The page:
Cross-training for strength and endurance is also a good idea for any dancer. In particular, dancers who aren’t training heavily, keeping the heart rate up or working up a sweat for 20-minutes or longer during class or rehearsal multiple times per week, may need to add cross-training activities to their schedule.
The guidelines for creating a healthy balance of nutrition are constantly under scrutiny by the medical field and new discoveries about the body may reveal new methods, suggestions, or recommendations. It can get pretty confusing.
It is well-recognized that humans would do well to lower their intake of “bad” fats (saturated fats mainly found in animal products and trans fats in pre-packaged foods) and increase, or exchange some of these for “good” fats like those that come from nuts, avocados, and fish. But even this can get confusing.
Some simple guidelines:
- In our pre-packaged fast-food world remember that fresh is always best!
- Enjoy many different kinds of foods!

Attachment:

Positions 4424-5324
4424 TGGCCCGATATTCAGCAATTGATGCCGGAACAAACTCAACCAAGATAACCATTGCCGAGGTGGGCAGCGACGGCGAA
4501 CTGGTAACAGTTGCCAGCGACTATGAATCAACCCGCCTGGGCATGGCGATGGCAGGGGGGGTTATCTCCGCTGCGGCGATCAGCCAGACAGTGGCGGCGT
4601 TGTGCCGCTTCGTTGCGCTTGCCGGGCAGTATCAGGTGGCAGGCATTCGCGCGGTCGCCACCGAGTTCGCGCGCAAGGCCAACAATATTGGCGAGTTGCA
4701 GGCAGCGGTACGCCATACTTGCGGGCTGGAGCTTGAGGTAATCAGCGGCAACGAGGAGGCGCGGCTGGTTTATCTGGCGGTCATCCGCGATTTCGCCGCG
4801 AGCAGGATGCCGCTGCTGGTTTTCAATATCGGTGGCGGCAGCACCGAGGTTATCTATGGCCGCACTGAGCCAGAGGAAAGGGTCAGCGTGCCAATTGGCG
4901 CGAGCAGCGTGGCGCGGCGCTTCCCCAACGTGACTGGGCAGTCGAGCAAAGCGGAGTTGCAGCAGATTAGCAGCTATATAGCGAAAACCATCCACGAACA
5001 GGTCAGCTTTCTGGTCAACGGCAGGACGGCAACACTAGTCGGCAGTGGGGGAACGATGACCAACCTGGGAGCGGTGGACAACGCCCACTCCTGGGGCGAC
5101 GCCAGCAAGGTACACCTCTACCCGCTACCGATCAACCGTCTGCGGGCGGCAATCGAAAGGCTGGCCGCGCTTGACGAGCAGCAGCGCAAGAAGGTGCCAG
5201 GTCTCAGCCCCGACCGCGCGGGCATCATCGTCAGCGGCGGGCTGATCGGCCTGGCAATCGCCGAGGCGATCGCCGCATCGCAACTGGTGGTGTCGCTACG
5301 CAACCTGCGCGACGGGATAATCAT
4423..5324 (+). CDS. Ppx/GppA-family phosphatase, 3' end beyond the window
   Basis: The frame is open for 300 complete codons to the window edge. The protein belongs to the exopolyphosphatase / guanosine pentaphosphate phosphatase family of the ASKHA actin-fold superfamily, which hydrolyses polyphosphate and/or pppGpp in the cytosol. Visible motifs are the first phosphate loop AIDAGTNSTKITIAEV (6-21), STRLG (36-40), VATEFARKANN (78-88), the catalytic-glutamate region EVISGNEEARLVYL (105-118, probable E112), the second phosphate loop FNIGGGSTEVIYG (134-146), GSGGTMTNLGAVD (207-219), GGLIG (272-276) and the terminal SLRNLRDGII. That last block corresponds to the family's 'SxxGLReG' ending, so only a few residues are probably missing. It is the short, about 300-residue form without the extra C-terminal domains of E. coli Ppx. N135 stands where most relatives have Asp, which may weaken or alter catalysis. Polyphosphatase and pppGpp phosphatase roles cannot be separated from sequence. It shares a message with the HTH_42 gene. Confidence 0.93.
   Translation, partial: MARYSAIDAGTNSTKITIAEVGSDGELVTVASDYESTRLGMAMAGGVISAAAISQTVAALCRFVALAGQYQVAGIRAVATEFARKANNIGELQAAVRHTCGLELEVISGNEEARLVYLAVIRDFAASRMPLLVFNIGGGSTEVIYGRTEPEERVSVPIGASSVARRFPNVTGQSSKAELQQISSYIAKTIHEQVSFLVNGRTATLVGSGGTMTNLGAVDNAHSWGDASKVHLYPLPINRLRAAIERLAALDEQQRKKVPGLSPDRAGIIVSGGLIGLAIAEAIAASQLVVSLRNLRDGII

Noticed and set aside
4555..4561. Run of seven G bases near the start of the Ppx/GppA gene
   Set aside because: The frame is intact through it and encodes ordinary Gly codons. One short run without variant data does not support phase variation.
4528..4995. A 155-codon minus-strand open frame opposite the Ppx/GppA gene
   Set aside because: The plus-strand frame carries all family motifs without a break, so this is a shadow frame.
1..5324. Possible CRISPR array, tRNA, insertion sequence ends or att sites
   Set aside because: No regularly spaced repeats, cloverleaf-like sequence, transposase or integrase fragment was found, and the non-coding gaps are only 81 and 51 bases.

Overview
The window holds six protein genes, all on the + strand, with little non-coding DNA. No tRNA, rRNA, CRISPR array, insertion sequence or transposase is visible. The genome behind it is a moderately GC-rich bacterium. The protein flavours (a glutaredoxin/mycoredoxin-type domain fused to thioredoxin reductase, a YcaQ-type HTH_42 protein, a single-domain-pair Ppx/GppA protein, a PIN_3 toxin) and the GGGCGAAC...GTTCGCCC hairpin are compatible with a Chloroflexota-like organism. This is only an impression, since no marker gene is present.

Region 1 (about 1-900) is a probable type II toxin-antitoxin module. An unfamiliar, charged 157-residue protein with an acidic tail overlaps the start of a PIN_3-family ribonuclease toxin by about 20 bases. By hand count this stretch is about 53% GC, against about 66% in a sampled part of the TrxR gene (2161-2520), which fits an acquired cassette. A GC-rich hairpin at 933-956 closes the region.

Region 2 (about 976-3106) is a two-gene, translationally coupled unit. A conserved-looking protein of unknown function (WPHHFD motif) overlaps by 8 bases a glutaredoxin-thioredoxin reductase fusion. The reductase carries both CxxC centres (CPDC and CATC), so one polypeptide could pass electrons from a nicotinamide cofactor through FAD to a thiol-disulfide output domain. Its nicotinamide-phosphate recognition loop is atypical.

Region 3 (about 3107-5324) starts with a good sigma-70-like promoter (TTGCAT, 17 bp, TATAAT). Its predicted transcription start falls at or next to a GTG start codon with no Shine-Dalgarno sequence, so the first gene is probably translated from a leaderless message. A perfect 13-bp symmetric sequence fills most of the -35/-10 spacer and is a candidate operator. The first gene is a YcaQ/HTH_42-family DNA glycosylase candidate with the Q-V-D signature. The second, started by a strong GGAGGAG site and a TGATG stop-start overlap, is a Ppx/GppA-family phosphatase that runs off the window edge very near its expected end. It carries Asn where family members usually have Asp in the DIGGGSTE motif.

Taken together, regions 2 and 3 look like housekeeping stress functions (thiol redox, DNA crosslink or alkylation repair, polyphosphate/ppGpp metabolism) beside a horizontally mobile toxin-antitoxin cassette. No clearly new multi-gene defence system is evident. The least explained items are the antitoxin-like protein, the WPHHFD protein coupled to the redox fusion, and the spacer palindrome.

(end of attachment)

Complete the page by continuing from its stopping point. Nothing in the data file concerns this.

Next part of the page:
- Cook more, eat out less!
What the Experts Say…
Admittedly, I struggle as much as any dancer to strike that perfect balance and to stay on top of the latest health information. I have no formal expertise on the subject of nutrition. Therefore, I rely on what the experts say. For dancers, a great resource is the International Association for Dance Medicine & Science. They are the publishers of the Journal of Dance Medicine & Science and the associations members and directors are among the top in this field.
Here are a few excerpts from their Nutrition Fact Sheet:
- The first step in planning a high performance diet* is to be sure that the dancer is obtaining adequate caloric intake. The easiest rough estimate of how many calories a dancer requires during heavy training is 45-50 calories per kilogram of body weight for females and 50-55 calories per kilogram of body weight for males. For a more accurate assessment, dancers should consult a dietitian.